{[ promptMessage ]}

Bookmark it

{[ promptMessage ]}

Graham Allison Note

Graham Allison Note - Graham Allison Conceptual Models and...

Info icon This preview shows pages 1–3. Sign up to view the full content.

View Full Document Right Arrow Icon
Graham Allison, Conceptual Models and the Cuban Missile Crisis (1969) Introduction: - The principal purpose of this essay is to explore some of the fundamental assumptions and categories employed by analysts in thinking about problems of governmental behaviour, especially in foreign and military affairs 1. Analysts think about problems of foreign and military policy in terms of largely implicit conceptual models that have significant consequences for the content of their thought. The logic of explanation requires that he single out the relevant, important determinants of the occurrence 2. Most analysts explain (and predict) the behaviour of national governments in terms of various forms of one basic conceptual model, here entitled the Rational Policy Model (Model I) analysts attempt to understand happenings as the more or less purposive acts of unified national governments 3. Two "alternative" conceptual models, here labelled an Organizational Process Model (Model II) and a Bureaucratic Politics Model (Model III) provide a base for improved explanation and pre-diction The third model focuses on the internal politics of a government Happenings in foreign affairs are understood, according to the bureaucratic politics model, neither as choices nor as outputs - the 3 models outline "alternative explanations" of the same happening illustrate differences among the models at work. A crisis decision, by a small group of men in the context of ultimate threat, this is a case of the rational policy model par excellence Model I: Rational Policy Rational Policy Model Illustrated - How do analysts attempt to explain the Soviet emplacement of missiles in Cuba? the introduction of strategic missiles into Cuba was motivated chiefly by the Soviet leaders' desire to overcome . . . the existing large margin of U.S. strategic superiority - This set of assumptions characterizes the rational policy model. The as-sertion that Model I is the standard frame of reference assumes that what must be explained is an action, i.e., the realization of some purpose or intention assumes that the actor is the national government assumes that the action is chosen as a calculated response to a strategic problem o explanation consists of showing what goal the government was pursuing in committing the act and how this action was a reasonable choice Rational Policy Paradigm 1. Basic Unit of Analysis: Policy as National Choice Government select the actions that will maximize strategic goals and objectives 2. Organizing Concepts a. National Actor: the nation or government, conceived as rational, is the agent with one set of specified goals and an estimate of the consequences b. The Problem: action is chosen in response to the problem the nation faces c. Static Selection: all actors decisions constitute into the state’s collective solution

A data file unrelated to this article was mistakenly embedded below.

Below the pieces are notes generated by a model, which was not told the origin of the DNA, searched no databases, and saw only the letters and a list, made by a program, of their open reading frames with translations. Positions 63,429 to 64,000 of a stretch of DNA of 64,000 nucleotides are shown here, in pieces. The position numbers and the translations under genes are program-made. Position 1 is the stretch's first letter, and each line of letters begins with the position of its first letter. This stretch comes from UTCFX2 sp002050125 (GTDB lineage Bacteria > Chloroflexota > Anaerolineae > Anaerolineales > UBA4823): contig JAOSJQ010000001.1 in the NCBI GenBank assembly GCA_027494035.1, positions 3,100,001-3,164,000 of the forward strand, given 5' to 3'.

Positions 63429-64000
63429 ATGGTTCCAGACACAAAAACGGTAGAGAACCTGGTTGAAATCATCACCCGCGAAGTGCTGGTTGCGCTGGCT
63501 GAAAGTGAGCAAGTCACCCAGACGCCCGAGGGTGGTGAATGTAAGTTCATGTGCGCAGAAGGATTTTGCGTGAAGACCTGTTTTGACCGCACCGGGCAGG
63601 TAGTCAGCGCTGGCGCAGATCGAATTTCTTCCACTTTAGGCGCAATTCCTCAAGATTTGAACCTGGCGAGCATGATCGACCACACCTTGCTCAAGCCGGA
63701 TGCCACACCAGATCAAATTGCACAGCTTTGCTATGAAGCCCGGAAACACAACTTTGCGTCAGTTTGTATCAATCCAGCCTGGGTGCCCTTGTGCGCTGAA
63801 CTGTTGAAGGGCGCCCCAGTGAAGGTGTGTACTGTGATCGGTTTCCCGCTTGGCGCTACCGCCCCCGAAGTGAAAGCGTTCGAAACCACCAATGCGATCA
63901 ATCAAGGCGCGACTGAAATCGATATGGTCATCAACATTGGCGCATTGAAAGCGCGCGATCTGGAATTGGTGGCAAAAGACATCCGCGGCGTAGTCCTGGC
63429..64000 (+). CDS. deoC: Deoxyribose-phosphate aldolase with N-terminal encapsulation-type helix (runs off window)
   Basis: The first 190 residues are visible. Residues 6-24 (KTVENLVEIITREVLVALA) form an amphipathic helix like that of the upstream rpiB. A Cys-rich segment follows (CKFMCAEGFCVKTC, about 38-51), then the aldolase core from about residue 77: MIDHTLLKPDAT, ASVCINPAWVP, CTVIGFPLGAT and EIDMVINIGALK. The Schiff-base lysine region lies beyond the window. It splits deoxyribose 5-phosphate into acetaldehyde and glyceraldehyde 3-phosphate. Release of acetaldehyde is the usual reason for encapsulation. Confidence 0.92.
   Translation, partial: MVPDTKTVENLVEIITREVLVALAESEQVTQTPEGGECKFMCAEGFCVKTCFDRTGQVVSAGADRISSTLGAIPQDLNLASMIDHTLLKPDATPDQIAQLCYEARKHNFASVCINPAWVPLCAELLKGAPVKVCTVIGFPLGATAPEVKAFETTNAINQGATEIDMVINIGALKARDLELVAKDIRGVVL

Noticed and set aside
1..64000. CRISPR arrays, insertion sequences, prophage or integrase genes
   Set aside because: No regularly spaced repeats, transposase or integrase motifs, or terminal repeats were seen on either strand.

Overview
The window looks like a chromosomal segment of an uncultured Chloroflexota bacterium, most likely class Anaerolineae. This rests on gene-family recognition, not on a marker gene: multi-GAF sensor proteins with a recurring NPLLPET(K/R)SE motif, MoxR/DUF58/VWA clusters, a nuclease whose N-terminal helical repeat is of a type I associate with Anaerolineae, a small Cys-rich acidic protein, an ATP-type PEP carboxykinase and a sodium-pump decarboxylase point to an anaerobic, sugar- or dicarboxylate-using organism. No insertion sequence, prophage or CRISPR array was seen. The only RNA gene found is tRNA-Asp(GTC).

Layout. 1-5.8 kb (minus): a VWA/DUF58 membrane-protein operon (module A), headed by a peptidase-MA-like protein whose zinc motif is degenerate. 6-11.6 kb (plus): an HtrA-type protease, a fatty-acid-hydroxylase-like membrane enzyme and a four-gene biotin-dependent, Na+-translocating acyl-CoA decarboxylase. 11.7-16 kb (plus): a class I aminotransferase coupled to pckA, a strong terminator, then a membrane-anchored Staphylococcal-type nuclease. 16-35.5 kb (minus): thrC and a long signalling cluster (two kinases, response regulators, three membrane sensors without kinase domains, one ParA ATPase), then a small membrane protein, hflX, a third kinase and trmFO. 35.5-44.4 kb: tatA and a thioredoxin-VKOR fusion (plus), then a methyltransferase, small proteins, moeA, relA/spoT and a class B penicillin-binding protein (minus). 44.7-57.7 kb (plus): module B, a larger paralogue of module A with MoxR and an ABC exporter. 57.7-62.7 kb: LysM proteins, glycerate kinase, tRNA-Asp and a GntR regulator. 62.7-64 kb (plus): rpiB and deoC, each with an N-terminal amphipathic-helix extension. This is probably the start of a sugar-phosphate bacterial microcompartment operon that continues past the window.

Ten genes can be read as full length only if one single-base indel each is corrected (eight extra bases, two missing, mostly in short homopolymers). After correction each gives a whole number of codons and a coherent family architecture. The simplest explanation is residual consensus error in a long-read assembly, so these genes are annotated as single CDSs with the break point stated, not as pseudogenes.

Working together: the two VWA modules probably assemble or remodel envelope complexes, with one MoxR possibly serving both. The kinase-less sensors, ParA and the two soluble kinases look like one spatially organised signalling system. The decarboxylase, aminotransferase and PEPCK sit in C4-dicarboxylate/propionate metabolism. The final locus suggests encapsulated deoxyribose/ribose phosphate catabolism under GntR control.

Image of page 1

Info icon This preview has intentionally blurred sections. Sign up to view the full version.

View Full Document Right Arrow Icon
d. Actions as Rational Choice d.i. Goals and Objectives: national security and national interest are how goals are conceived d.ii.
Image of page 2
Image of page 3
This is the end of the preview. Sign up to access the rest of the document.

{[ snackBarMessage ]}

What students are saying

  • Left Quote Icon

    As a current student on this bumpy collegiate pathway, I stumbled upon Course Hero, where I can find study resources for nearly all my courses, get online help from tutors 24/7, and even share my old projects, papers, and lecture notes with other students.

    Student Picture

    Kiran Temple University Fox School of Business ‘17, Course Hero Intern

  • Left Quote Icon

    I cannot even describe how much Course Hero helped me this summer. It’s truly become something I can always rely on and help me. In the end, I was not only able to survive summer classes, but I was able to thrive thanks to Course Hero.

    Student Picture

    Dana University of Pennsylvania ‘17, Course Hero Intern

  • Left Quote Icon

    The ability to access any university’s resources through Course Hero proved invaluable in my case. I was behind on Tulane coursework and actually used UCLA’s materials to help me move forward and get everything together on time.

    Student Picture

    Jill Tulane University ‘16, Course Hero Intern